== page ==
She added that nine journalists and 33 minors are also among those arrested, adding that one of the minors was “severely beaten” by law enforcement authorities.
The specter of nuclear weapons
Putin also raised the specter of nuclear weapons in his speech, saying he would use “every means available to us” if he deemed Russia’s “territorial integrity” to be endangered. He also supported the referendums on joining Russia that Russia-appointed leaders in the four occupied regions of Ukraine announced they would hold this week.
On Thursday, a European Commission spokesperson acknowledged that there had been numerous applications from Russian citizens hoping to enter the European Union. They said that the European Union plans to establish a common position on this issue.
The European Commission also noted that for the time being, each member state will need to assess entry applications on a case-by-case basis, adding that the management of the EU’s external borders must be carried out in line with EU law and comply with “essential” rights and all applicable legislation. them for asylum procedures.
Social media footage showed several protesters in Ulan-Ude, eastern Siberia, holding banners reading “No to war! No to mobilization!” and “Our husbands, fathers, and brothers do not want to kill other husbands and fathers!”
“We want our fathers, our husbands and our brothers to survive…and not leave their children as orphans. Stop the war and don’t take our people!” said one of the protesters.
A video clip from Yekaterinburg in western Russia showed police clashing with a number of protesters. CNN was unable to independently verify the footage from either city.
Another video posted online by a journalist from the newspaper The Village in Moscow shows dozens of people on Arbatskaya Street chanting “Let him go” while one is carried away.
On Wednesday, the Moscow Prosecutor’s Office also warned citizens against joining the protests or publishing information calling for participation – reminding people that they could face up to 15 years in prison.
Asked on Thursday about reports of people detained at anti-war rallies handing out summons for military conscription, Kremlin spokesman Dmitry Peskov said the practice “does not go against the law. There is no violation of the law here.”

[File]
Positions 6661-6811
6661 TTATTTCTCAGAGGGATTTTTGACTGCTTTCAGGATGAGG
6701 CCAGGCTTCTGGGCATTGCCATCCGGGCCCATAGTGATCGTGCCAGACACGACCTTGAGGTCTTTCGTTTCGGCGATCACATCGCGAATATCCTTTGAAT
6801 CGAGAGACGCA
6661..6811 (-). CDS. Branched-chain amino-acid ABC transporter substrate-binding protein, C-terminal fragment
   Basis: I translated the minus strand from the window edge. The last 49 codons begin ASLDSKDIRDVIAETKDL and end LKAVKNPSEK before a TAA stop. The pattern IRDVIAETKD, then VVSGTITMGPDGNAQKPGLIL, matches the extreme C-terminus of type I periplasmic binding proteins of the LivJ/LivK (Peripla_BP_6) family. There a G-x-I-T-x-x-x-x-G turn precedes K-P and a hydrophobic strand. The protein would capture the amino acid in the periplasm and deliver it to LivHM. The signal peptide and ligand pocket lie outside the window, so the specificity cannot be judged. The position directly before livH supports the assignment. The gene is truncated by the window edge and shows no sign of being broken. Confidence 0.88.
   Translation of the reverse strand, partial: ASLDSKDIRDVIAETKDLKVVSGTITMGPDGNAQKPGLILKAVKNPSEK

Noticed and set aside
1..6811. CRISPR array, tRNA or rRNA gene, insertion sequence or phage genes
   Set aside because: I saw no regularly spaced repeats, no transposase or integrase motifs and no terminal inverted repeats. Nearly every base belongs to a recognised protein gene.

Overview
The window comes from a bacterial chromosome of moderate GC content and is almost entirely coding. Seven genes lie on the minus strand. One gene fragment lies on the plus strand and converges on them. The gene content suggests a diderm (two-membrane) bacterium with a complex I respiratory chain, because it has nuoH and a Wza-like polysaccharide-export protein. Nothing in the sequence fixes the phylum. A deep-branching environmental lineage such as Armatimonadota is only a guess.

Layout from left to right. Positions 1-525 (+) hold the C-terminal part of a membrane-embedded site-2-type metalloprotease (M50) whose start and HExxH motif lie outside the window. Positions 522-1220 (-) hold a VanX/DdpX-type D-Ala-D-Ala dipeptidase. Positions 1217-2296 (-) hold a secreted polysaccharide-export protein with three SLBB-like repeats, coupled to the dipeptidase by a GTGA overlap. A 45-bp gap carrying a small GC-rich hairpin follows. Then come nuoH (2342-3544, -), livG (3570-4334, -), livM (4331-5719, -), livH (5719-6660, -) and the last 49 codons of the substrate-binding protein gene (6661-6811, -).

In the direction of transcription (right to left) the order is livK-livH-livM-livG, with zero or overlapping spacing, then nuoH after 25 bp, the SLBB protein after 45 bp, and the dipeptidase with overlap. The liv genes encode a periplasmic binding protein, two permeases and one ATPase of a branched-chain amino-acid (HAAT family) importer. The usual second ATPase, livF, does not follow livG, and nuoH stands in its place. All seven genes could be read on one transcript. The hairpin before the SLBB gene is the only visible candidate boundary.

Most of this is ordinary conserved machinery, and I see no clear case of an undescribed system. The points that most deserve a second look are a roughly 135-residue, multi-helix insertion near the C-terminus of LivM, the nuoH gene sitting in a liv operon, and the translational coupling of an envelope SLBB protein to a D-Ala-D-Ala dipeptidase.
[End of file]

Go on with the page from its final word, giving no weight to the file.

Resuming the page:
‘Russia wants war’
In a rare joint statement, British Prime Minister Liz Truss and European Commission President Ursula von der Leyen said they both agreed Putin’s announcement of the partial mobilization of Russian citizens as a sign of “weakness”.
Ukraine has remained defiant in the face of Putin’s announcement, with President Volodymyr Zelensky telling the United Nations General Assembly in a pre-recorded address on Wednesday that Russia “fears real (peace) negotiations,” citing what he called Russian “lies”.
Zelensky said Russia was “talking about talks but announcing a military mobilization”. Russia wants war.
German Defense Minister Christine Lambrecht said Thursday that Putin’s “partial mobilization” only strengthens the country’s support for Ukraine. French Defense Minister Sebastien Licornu said his country will continue to support Ukraine in terms of armaments and training, but added that France needs cooperation within NATO to do so.
The analysis said it would take weeks or months to bring reservists to combat readiness, that Russian reservists were “poorly trained at first,” and that “deliberate phasing” of deployments outlined by the Russian defense minister were likely to prevent “any sudden influx of Russian forces that could potentially lead to an increase in reservists.” It changes the course of the war dramatically.”
Katja Krebs, Ulyana Pavlova, Gianluca Mezofiori, Anastasia Graham Yule, Sugam Pokharel, Claire Sebastian, Idris Mokhtar, Nadine Schmidt, Lauren Kent and Stephanie Halas contributed to this report.